There was one thing about the post I wanted to comment on, though, since you asked, Re: this bit, “I believe that the historical targets of a hurtful slur have every right to be the gatekeepers of its reclamation and therefore which groups can self-identify using the term, and that this is not policing.”
Throughout this whole mess, there’ve been many non-ace queer people - i.e. people who are the historical targets of that slur - who’ve spoken up saying that as far as they’re concerned, asexuality is queer and individual asexuals should be considered queer if they wish to be. You’re completely right that the group who are the targets of that slur are the only people who can define it, but I think it’s important to point out that plenty of them want aces to be included in that term, invite aces to use that term, and that their opinions are just as important and valid as the opinions of those who disagree.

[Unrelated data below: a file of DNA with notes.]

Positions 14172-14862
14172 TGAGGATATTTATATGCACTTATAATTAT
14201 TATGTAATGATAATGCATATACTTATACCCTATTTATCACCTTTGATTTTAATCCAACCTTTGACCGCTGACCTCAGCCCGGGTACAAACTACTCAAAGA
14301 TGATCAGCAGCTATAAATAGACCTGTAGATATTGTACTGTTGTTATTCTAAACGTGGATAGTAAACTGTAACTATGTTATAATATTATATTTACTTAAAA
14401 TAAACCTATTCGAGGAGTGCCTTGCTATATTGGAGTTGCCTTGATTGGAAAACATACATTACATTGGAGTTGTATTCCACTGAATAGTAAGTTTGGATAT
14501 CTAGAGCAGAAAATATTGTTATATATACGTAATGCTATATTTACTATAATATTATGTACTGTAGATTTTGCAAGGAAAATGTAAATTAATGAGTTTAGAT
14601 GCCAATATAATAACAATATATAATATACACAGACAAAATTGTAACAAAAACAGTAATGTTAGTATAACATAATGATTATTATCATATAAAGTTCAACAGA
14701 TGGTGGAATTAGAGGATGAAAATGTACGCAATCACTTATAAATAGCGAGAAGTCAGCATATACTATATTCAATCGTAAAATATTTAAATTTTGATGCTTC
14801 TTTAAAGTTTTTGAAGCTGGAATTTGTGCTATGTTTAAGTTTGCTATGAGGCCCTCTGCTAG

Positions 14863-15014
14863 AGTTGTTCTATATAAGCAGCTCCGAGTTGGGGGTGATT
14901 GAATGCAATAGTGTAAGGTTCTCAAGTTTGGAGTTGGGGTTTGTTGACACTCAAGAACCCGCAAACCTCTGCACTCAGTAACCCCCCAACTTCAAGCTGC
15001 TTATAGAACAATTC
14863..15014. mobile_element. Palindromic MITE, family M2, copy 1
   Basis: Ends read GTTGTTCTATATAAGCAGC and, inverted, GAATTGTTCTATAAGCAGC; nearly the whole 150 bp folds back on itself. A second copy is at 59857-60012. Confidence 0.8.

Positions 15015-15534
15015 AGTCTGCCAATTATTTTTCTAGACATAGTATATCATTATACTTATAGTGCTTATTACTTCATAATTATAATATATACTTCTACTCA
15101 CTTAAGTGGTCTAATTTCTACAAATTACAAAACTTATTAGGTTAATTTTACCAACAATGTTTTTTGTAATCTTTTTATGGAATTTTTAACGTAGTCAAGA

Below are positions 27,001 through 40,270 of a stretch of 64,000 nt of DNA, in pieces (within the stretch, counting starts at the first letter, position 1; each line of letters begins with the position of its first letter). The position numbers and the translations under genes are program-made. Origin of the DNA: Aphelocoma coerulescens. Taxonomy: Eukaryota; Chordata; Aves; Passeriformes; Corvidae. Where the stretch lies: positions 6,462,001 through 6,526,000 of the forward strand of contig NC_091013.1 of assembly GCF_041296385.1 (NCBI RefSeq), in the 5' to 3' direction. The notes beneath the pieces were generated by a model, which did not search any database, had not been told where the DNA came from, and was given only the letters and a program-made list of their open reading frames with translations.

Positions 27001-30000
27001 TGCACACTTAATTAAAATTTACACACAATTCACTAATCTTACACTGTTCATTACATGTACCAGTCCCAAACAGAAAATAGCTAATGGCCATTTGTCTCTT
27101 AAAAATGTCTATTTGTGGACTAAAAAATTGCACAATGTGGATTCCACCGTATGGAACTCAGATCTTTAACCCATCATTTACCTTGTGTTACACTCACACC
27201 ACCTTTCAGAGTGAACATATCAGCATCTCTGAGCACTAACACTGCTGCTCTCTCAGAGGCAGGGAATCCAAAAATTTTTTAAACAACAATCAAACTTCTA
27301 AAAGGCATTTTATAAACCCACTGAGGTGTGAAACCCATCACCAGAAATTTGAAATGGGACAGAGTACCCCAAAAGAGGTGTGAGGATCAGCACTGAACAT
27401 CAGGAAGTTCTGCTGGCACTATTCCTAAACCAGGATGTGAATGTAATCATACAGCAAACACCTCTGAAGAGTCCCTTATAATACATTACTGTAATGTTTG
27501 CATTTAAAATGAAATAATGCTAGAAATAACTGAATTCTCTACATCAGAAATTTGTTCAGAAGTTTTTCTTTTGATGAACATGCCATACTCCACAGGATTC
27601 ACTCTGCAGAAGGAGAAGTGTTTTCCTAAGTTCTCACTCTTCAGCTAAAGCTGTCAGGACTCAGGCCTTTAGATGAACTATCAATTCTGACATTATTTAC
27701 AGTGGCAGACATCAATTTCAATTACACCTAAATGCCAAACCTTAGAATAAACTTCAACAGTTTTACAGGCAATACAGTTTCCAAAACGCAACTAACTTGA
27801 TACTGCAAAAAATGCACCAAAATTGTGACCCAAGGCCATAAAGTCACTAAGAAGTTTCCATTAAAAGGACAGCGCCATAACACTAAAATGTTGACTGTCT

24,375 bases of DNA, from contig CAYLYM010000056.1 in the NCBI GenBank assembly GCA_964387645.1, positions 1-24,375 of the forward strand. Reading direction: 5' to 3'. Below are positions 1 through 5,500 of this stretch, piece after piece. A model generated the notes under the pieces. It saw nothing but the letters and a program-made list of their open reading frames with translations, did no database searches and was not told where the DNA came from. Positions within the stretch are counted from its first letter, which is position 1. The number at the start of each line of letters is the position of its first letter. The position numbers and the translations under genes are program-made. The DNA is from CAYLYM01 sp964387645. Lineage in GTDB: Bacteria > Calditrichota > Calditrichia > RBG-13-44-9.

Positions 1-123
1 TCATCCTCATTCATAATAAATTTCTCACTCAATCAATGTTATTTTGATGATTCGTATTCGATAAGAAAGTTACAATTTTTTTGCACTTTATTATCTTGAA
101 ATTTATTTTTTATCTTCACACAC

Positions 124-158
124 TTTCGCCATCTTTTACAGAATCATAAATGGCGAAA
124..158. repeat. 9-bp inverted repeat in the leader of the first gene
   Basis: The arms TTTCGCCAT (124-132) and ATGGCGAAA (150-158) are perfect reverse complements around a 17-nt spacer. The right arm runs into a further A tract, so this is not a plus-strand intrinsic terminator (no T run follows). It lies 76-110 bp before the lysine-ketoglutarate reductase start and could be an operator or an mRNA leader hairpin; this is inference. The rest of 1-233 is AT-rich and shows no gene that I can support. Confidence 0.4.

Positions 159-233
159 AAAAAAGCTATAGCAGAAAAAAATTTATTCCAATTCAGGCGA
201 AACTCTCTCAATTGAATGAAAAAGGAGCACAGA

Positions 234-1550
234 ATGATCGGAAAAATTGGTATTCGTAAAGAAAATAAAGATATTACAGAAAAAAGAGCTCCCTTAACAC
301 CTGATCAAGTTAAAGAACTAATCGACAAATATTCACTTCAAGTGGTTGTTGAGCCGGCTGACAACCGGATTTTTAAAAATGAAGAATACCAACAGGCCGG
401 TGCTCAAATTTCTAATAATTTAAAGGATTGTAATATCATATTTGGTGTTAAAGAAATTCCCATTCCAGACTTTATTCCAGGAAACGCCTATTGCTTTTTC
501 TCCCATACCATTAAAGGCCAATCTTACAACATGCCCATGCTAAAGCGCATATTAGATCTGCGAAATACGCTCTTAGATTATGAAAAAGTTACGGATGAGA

Response to Submission:
While I hadn’t fully considered that, I still think we should err on the side of deference to those who would prefer that the label not be used in a certain way than those who would like to see its meaning expanded, and here’s why:
If we can decouple “queerness” from access to safe spaces (a big if, but let’s assume for a moment that we can and thus asexuals are not harmed by not having access to that particular label), then what we have remaining are two groups with a stake in the debate: those against whom the slur was originally targeted who want to see its meaning expanded, and those against whom the slur was originally targeted who don’t.
The first group (the people who would not mind the term being used by more groups) are not harmed if the term is not adopted by other groups. The second group, however, a group who feels strongly that the term is only okay when used by specific people in a specific context, are harmed when people use that term outside of that context.
I think, on principle, we should aim to defer to those people who would be hurt by expanding the use of a slur to encompass people against whom it has never been used as opposed to those who are merely not bothered by it.